United States Senator
United States Senate
June 19, 2012
Today the Senate Judiciary Committee is holding a hearing on the use of solitary confinement in our prisons. I want to thank Senator Durbin for his effort to shine a light on this critical issue that has serious human rights, fiscal, and public safety consequences.
Many Americans know that solitary confinement is regularly used as a disciplinary tool in prisons across the country at both the state and federal levels, but we rarely stop to think about whether the use of solitary confinement is actually effective. In the face of mounting evidence that the use of solitary confinement may in fact be counterproductive, this hearing is an excellent opportunity for the Committee to get a better understanding of this practice.
In order to be an effective deterrent, a prison sentence is not meant to be a pleasant experience, and as a former prosecutor I believe that individuals convicted of serious crimes deserve to face serious consequences. Once criminals enter the prison system though, we cannot forget our obligations to continue to treat them fairly and humanely. Nor can we forget that the vast majority of prisoners will someday be released back into our communities.
Although solitary confinement was develop as a method for handling highly dangerous prisoners, it is increasingly being used with inmates who do not pose a threat to staff or other inmates. Far too often, prisoners today are placed in solitary confinement for minor violations that are disruptive but not violent. At the same time, conditions within segregation units have become increasingly harsh. In many cases, human contact is virtually eliminated. Officers deliver meal trays through a door slot, and visits by mental health staff are conducted through the cell door. Interaction with other prisoners is often not allowed, and visits with family members may be prohibited for a year or more.
There are significant fiscal, safety and humanitarian consequences for this trend toward increasingly harsh conditions of solitary confinement and its more frequent use to punish non-violent behavior. Evidence provided by the Vera Institute and others now suggests that placing inmates in solitary confinement with minimal human contact for days, months and years is exceptionally expensive and, in many cases, counterproductive. Not only do these studies show that segregation does little or nothing to lower overall rates of violence, there is evidence that it actually increases recidivism rates after release, posing a danger to the public.
I believe strongly in securing tough and appropriate prison sentences for people who break our laws. But it is also important that we do everything we can to ensure that when these people get out of prison, they reenter our communities as productive members of society. That is why I have long been a champion of the Second Chance Act and why I am working hard to see that important law reauthorized. We must do more than simply warehouse inmates, and solitary confinement is the extreme end of this approach. By giving inmates the tools to better themselves through job skills training, treatment and counseling, and support for transitional housing programs designed to ease the reentry process, we can improve their lives and the safety of communities across the country.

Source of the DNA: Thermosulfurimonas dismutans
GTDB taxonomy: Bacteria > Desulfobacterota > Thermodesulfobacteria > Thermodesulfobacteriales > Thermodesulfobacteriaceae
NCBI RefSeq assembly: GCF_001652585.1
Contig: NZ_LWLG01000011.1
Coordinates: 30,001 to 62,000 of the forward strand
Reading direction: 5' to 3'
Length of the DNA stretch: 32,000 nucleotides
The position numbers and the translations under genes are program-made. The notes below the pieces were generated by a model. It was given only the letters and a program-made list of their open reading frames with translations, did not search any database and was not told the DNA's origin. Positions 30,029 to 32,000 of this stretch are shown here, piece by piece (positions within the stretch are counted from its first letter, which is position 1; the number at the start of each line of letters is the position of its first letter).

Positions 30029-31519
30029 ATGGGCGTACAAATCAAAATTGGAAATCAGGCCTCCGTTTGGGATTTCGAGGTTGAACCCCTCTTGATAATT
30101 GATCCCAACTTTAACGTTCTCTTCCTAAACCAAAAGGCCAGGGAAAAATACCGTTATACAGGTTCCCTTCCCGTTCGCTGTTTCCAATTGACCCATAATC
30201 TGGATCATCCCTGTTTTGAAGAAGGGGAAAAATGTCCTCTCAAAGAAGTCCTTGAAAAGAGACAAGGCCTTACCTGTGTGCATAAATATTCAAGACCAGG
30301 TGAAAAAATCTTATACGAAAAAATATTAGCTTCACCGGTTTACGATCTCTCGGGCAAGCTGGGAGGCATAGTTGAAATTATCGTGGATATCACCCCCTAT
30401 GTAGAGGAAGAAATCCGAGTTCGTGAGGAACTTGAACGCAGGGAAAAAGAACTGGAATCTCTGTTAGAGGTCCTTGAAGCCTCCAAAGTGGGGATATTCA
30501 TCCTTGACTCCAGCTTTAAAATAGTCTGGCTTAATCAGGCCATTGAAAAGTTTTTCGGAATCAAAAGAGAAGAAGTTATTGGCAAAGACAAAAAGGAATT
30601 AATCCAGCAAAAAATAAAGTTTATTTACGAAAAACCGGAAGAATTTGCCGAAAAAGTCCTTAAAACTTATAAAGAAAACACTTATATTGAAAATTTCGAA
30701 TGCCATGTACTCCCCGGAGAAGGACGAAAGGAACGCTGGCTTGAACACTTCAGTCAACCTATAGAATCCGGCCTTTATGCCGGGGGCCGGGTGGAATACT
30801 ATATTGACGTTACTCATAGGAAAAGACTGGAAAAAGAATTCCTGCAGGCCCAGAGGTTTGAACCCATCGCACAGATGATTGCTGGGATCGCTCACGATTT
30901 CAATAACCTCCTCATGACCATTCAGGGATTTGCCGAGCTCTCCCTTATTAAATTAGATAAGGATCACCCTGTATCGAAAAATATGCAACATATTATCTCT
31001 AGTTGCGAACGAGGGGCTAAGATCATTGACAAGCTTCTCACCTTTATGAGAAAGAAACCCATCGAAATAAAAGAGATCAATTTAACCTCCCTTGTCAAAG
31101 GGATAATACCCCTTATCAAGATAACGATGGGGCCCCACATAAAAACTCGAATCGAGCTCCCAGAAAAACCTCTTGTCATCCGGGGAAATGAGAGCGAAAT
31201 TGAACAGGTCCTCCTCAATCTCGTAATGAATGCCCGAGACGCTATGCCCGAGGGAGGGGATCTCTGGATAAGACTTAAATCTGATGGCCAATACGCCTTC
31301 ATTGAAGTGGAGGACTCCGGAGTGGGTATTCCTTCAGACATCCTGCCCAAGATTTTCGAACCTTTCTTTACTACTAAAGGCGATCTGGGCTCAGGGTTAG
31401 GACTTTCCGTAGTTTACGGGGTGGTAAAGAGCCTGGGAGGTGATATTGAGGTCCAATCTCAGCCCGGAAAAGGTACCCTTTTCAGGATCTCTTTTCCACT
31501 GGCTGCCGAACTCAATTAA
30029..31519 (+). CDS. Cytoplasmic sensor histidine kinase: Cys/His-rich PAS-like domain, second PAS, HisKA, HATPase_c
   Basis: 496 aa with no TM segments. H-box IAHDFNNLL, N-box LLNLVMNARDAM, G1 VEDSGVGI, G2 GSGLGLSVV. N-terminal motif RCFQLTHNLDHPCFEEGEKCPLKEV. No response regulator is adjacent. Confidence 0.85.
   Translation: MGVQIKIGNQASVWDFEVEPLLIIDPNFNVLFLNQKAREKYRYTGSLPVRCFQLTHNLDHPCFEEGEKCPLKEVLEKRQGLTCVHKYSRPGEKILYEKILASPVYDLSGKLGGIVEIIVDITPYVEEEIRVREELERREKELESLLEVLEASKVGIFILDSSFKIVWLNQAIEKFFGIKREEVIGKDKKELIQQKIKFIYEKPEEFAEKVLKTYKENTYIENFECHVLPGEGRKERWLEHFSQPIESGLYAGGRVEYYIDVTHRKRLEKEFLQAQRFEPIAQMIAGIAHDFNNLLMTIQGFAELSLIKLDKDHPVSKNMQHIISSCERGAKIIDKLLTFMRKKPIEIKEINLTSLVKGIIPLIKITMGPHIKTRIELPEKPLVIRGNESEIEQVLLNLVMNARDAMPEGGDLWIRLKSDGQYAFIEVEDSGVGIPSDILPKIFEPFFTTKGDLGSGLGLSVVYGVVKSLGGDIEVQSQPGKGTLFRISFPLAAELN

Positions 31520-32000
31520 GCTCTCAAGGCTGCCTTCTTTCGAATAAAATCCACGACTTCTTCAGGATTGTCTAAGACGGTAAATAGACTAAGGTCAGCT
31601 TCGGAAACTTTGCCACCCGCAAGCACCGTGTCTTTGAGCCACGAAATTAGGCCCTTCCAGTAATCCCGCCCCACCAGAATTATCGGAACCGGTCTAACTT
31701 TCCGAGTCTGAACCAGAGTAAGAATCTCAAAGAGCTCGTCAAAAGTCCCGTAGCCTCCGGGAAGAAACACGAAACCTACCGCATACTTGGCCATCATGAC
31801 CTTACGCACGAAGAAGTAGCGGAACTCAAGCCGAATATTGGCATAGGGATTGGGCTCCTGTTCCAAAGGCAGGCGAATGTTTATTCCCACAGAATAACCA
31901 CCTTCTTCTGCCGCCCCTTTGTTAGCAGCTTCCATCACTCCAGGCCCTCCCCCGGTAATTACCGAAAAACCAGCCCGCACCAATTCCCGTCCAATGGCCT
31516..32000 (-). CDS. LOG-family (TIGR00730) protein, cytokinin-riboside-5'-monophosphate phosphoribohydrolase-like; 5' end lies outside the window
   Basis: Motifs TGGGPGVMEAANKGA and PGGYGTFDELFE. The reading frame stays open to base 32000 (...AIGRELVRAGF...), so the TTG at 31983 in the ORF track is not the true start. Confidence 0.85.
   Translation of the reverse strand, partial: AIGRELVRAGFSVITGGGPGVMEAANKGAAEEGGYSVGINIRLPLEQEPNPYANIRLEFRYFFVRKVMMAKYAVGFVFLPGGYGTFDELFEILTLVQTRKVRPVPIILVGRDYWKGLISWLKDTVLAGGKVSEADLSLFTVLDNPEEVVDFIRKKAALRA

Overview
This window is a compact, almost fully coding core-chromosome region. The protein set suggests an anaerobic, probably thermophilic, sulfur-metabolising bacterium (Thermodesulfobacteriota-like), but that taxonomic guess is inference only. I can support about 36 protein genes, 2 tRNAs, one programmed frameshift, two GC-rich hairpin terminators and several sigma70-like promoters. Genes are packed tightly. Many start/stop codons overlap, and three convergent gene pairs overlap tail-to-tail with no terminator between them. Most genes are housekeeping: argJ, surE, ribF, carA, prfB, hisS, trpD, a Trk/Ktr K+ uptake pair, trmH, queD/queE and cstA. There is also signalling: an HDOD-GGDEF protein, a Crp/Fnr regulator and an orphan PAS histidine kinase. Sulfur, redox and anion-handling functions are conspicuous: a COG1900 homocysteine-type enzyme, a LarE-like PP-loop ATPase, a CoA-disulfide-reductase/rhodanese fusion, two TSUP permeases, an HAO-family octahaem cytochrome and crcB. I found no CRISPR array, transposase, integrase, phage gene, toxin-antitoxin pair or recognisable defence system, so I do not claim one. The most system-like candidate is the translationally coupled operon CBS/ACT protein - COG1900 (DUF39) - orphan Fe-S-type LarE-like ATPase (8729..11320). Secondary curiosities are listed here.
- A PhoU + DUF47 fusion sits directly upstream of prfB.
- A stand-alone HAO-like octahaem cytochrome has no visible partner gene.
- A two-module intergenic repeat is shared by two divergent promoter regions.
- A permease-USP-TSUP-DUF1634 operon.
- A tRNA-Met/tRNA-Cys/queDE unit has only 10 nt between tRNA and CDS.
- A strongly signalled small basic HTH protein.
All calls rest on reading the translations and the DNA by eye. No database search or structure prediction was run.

Unfortunately the use of solitary confinement can hinder those efforts for rehabilitation and does so at extraordinary financial and humanitarian cost. Prison costs are crippling state, and federal budgets, and overcrowding has become a serious safety risk in many facilities. The mental health problems caused or exacerbated by solitary confinement create very serious human rights concerns for inmates. There is evidence that solitary confinement is used more frequently to house inmates with mental illness. These are often the individuals who most need human contact and support, and the use of solitary confinement as a behavioral management tool in these cases raises significant humanitarian concerns, as well as the risk of increased recidivism.
I want to thank Senator Durbin for holding this important hearing. This is an issue that has far reaching implications and deserves to be better understood. We must find an alternative to more prisons and harsher sentences. There are far better ways to keep future generations safe and save taxpayers money at the same time. I look forward to hearing from all of the witnesses.
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